Listeners of Michael Kiwanuka's 2012 debut album, Home Again, could be forgiven for thinking they were hearing new music from James Taylor. Kiwanuka showed some slight jazz influences with a lot of folksy acoustic guitar, and lyrically it took up the themes and narratives of classic Americana.
As a black man from London, and given recent political and social upheaval around race, Kiwanuka explicitly picks up themes of social justice and turns toward the blues and soul sounds in his sophomore album, Love & Hate. He does this most explicitly on the track, "Black Man in a White World," sharing what it feels like and pleading for empathy: "I feel like I've been here before/I feel that knocking on my door/And I've lost everything I had/And I'm not angry and I'm not mad/I'm a black man in a white world."
Throughout the album, he does not take on the justified use of anger or rage, but rather draws the listener back to the gospel themes of forgiveness, peace, and reconciliation. On "Father's Child," he implores, "Some things just seem to take so long/I've been thinking 'bout what's gone wrong/I've been searching for miles and miles/Looking for someone to walk with me." Musically he does this with the use of gospel piano and choir and intricate string movements, although at times he uses edgy electric guitar work reminiscent of Jimi Hendrix.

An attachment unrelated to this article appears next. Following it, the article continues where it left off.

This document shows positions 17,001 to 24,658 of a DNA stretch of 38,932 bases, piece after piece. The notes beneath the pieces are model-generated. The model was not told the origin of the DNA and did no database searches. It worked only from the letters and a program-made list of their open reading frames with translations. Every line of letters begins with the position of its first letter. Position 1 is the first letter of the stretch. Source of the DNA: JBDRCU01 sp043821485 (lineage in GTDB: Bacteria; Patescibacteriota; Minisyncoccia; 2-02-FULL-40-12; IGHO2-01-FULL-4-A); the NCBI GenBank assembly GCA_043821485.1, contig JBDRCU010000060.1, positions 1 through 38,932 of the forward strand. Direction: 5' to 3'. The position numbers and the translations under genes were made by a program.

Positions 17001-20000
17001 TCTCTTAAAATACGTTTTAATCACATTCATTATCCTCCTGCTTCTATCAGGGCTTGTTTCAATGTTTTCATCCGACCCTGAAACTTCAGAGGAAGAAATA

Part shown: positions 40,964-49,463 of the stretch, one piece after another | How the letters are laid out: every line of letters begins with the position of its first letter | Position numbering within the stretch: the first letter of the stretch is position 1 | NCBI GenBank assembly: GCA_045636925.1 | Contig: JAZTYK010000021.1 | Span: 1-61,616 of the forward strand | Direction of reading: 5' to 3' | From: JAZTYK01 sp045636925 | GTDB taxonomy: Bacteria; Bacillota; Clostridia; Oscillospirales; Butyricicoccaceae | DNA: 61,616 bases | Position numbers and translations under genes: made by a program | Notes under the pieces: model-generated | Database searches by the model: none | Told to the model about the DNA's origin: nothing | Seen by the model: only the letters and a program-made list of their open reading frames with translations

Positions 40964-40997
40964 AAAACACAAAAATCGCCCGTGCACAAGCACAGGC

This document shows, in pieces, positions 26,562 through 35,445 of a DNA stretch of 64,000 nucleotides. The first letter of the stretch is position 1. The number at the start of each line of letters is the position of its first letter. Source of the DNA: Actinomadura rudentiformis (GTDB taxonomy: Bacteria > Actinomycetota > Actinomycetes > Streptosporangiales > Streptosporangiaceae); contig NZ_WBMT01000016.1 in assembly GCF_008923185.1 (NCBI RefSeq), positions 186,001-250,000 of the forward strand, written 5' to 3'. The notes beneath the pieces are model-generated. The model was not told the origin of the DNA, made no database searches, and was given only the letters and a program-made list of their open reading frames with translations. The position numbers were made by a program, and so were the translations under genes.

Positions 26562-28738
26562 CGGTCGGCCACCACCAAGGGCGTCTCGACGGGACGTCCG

Many of the songs also fit in the more general love song category, using poetry as a way to mend a broken heart, to explain relational complications, and express regrets and loss. Kiwanuka aims to win you over gently, rather than wake you suddenly from your sleep. A wonderful album to enjoy and reflect on. (Interscope)